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Domestic Oil Boom, Climate Change Concern Could Derail Keystone XL Permit

Environmentalists say Pres. Obama has more reasons than ever to deny the pipeline, including his renewed focus on tackling climate change.

Nov 9, 2012
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Protester rallies against the Keystone XL pipeline in Washington D.C.

Semmens said TransCanada has no control over where the oil ends up. "We certainly don't tell the end users how to use the crude oil," he said. "We just build pipelines if there's a market and a need for them and companies willing to use them."

Will Climate Change Factor into State Department Decision?

The Keystone XL is crucial to Alberta because the province is landlocked and needs pipelines to move its crude to coastal ports to access global markets. Other pipelines have been proposed but they, too, face opposition. A pipeline to the Pacific, called Northern Gateway, could be held up indefinitely by Canadian indigenous groups. A pipeline headed to the Atlantic is still in the planning phase but is already opposed by communities along the route.

The State Department's role in the project is to determine whether the Keystone XL is in the U.S. national interest.

The agency published a draft environmental impact statement for the original pipeline proposal in 2010, followed by a second draft in June 2011. The Environmental Protection Agency criticized both reports, saying the analyses were "inadequate" and "insufficient." The EPA said the first draft failed to calculate the increased greenhouse gas emissions associated with tar sands extraction and use, and it said the second draft underestimated those emissions.

The Final Environmental Impact Statement was released in August 2011. But the EPA never weighed in on it, because a few months later the Obama administration denied the pipeline permit. TransCanada then split the Keystone XL into two parts and reapplied for the northern segment permit in May.

The State Department is now preparing a new environmental review, but it's unclear when it will be released. The timing depends in part on when Nebraska officials approve a new route through the state that avoids the environmentally sensitive Sandhills region.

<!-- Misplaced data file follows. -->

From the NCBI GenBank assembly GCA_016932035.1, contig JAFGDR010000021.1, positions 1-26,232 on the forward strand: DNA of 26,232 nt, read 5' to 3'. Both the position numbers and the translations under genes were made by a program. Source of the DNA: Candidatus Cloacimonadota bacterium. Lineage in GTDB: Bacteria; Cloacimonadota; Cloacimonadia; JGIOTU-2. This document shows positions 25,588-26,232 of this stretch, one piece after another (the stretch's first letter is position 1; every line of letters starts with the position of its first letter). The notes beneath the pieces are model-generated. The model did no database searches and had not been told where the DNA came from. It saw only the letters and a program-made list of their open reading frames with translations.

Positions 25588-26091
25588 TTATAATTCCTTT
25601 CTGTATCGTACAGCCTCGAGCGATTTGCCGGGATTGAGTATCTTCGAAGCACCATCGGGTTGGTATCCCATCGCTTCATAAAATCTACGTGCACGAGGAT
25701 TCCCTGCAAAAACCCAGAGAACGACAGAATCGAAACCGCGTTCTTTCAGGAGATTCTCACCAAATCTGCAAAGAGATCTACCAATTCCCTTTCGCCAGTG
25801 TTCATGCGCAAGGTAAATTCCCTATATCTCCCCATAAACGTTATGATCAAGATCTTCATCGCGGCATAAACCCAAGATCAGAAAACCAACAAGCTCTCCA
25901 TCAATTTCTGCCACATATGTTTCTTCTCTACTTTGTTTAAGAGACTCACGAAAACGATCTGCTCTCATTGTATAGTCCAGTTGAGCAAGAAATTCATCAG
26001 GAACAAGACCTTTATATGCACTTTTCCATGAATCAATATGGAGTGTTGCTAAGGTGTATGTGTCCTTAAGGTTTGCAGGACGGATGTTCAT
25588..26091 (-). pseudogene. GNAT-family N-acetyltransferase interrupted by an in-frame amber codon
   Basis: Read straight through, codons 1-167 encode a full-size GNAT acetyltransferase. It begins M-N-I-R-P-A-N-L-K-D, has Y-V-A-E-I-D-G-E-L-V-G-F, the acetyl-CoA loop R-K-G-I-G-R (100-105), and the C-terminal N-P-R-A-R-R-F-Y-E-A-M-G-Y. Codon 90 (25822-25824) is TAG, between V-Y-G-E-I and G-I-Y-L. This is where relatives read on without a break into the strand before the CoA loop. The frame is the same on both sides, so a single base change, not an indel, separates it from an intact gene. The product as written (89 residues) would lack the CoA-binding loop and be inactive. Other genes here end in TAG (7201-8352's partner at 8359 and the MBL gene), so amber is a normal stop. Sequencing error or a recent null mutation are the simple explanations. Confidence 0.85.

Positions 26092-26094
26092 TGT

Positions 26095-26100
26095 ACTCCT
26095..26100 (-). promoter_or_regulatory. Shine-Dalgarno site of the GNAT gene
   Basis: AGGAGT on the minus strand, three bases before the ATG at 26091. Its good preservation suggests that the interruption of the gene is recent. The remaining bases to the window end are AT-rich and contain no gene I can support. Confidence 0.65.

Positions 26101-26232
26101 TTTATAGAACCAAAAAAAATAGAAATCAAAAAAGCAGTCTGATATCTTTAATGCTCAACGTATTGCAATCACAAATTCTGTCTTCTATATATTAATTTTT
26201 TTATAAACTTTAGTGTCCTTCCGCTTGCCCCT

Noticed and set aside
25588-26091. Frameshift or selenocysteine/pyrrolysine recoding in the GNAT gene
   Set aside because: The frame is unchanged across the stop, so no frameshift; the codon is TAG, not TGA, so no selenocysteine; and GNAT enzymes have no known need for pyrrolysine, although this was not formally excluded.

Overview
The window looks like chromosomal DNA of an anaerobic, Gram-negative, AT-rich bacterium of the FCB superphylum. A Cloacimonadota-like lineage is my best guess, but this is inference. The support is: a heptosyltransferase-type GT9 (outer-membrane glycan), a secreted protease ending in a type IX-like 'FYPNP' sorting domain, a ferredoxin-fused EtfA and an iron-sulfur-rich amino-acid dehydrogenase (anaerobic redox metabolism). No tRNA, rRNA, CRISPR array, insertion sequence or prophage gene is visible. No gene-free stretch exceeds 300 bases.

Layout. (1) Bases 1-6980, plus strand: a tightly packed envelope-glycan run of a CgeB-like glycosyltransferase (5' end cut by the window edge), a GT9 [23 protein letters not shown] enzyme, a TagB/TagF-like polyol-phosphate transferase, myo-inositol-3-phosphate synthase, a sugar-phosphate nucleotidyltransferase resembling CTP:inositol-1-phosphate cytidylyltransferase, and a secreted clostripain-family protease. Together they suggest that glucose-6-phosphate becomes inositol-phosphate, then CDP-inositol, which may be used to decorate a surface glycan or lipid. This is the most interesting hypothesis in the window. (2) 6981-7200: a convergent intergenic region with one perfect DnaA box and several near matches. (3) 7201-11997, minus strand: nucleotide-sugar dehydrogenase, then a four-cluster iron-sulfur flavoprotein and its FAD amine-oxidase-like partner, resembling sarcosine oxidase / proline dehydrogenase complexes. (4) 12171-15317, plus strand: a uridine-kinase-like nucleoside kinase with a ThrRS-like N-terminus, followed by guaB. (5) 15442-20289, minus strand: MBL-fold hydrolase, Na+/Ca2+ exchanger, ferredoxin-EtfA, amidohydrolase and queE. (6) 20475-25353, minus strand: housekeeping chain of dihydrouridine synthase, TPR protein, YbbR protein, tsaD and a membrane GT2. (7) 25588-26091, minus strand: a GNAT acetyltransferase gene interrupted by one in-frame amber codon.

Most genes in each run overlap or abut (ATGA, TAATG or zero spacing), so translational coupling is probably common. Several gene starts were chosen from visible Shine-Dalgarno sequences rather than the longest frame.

"We're working very hard on it," a State Department spokeswoman said. "We're trying to be rigorous, transparent and efficient. So it's coming, but we don't have any timeline."

She didn't specify what the agency will consider in its review, but she said the process will "include a thorough analysis of the new route in Nebraska, and new and relevant information [or] research that has become available." Once the review is complete, it will be released for public comment.

According to a statement the agency released last November, determining whether the pipeline is in the national interest means analyzing "all of the relevant issues" such as "environmental concerns (including climate change), energy security, economic impacts, and foreign policy."

Droitsch said the NRDC will urge the State Department to reconsider previous arguments that pipeline is needed for energy security. She also wants the agency to examine TransCanada's safety record—the company is now under investigation by Canada's National Energy Board after a whistleblower reported repeated violations in pipeline safety.

The NRDC will monitor the State Department review closely and encourage the public to submit comments, Droitsch said. NRDC staff will also reach out to the administration and representatives in Congress to discuss their concerns.

"The American public expects a rigorous [environmental] review," she said. "[People] are now more and more concerned about global warming…while climate may not have been a top election issue, it is absolutely on the minds of Americans, and they will expect action."

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